Check your smoke and CO detectors, and be ready for an emergency

Posted 4 November 2014 at 12:00 am

By Nola Goodrich-Kresse, Public Health Educator for Orleans County Health Department

If you noticed you are exceptionally early for things, you may need to double check your clock. This past Sunday everyone should have been setting their clocks back one hour for daylight savings time.

This is also a great time to look at protecting your family and your home. Check your smoke alarm and carbon monoxide alarm batteries and clean them out according to the manufacturer’s instructions.

Never remove batteries from either of these alarms other than to put in fresh batteries in the fall and spring when you change your clocks. If your alarms are more than 10 years old, or you don’t know how old they are, consider replacing them with new alarms.

Take time to go through your emergency supplies. Make sure they haven’t expired. Changing these items twice a year helps you know what you have and makes sure you don’t have expired foods or water in your emergency kits. You might also want to freshen up any clothes or blankets you have packed and make sure they are appropriate for the winter season.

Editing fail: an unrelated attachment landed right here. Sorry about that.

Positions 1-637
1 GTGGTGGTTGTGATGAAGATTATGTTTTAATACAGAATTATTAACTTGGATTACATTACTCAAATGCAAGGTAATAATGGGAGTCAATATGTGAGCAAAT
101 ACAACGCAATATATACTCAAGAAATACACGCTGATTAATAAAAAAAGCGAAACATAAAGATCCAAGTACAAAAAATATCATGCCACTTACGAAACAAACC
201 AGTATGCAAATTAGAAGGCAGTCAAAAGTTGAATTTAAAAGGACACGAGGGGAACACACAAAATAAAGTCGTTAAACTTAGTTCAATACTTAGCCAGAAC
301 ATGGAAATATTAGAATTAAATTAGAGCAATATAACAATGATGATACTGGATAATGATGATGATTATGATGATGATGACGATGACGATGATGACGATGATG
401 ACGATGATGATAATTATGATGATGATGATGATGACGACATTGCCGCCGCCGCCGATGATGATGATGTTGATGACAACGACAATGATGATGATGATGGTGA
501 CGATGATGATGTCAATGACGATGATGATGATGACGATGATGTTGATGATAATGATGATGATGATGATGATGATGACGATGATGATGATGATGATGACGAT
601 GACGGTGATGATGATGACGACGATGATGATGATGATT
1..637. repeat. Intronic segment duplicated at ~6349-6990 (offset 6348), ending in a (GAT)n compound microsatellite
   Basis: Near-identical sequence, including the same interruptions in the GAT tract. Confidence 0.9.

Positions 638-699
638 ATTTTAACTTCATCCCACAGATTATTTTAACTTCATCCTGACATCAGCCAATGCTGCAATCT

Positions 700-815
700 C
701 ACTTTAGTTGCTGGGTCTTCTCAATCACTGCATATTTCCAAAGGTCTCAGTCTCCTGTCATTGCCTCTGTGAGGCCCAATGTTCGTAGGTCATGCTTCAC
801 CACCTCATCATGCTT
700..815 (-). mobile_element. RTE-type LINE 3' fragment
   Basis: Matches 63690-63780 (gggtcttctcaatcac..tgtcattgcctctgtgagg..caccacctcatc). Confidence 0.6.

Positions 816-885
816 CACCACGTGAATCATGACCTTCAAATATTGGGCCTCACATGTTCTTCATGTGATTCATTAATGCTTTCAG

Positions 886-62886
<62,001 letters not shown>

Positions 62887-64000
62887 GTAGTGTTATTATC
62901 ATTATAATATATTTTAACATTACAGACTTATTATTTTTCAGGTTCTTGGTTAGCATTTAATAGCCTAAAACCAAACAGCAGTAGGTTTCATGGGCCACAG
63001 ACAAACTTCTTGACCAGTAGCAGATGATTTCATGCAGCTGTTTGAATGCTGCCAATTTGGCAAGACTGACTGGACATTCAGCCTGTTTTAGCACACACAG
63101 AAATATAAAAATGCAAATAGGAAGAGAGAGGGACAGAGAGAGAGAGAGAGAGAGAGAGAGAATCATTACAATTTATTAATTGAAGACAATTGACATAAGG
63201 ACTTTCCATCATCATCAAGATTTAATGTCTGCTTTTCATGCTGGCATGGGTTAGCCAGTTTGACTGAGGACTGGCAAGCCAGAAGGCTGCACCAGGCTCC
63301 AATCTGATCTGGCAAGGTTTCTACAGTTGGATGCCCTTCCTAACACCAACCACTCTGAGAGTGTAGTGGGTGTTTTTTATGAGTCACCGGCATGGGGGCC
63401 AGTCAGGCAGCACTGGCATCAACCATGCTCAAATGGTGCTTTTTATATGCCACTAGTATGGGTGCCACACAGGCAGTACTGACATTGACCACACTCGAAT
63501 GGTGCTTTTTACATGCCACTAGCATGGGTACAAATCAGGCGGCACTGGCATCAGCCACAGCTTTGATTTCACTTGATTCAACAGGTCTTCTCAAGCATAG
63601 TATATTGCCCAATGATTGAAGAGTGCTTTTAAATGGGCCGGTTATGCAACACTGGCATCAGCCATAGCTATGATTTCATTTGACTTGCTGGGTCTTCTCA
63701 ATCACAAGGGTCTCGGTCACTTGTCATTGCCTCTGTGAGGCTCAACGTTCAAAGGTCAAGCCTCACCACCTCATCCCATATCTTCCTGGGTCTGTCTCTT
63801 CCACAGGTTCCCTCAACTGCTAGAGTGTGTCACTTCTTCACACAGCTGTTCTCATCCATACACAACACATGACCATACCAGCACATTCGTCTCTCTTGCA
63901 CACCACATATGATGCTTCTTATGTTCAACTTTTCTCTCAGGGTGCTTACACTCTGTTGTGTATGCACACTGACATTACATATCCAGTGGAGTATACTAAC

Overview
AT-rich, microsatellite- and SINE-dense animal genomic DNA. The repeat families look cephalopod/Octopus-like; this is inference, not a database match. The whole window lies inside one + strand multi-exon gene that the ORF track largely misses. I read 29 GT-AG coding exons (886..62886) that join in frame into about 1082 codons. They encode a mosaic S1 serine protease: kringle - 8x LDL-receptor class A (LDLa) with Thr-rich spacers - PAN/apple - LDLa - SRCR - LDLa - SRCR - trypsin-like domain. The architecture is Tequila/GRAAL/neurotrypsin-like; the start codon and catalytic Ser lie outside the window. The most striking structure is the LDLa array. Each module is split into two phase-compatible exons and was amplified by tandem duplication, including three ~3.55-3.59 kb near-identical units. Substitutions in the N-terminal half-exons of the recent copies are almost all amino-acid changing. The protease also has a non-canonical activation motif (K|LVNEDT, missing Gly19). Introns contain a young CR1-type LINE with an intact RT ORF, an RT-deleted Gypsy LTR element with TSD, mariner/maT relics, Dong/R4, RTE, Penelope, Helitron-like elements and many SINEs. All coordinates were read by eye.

If you haven’t already made one, make an emergency kit for your pets. Make sure you have at least a 3-day supply of water and food for your furry friends. Double check their vaccinations to make sure they are current and keep copies of them in their supply kit in case you have to leave your home in an emergency. Most public shelters do not allow pets, so plan ahead for your pets.

File photo by Tom Rivers – Much of Orleans County had its electricity knocked out in an ice storm last December, just before Christmas.

Contact your out-of-town/state buddies you have listed for your family to contact in the event you are separated in an emergency. Touch base with them to make sure you have their current information and remind them how important they are as a contact for your family. Offer to be their contact as well if you are able.

Make sure your emergency supply kits have fresh batteries, chargers, flashlights that work and other comfort items for sheltering in place or if you have to leave in a hurry. Keeping copies of current medical information for each family member, insurance forms, licenses, etc. will go a long way in helping during recovery efforts.

Make sure your house and vehicles are in good repair for the upcoming winter and keep emergency kits in your car and your workplace because you may get stuck someplace other than home.

Remember, when you turn your clocks back in the fall and forward in the spring, it is always a good time to plan ahead for safety. Have a great Fall season!

If you would like to ask the Public Health Educator a health related question to be answered in a future column, e-mail her at The Health Department reserves the right not to answer any questions deemed unsuitable.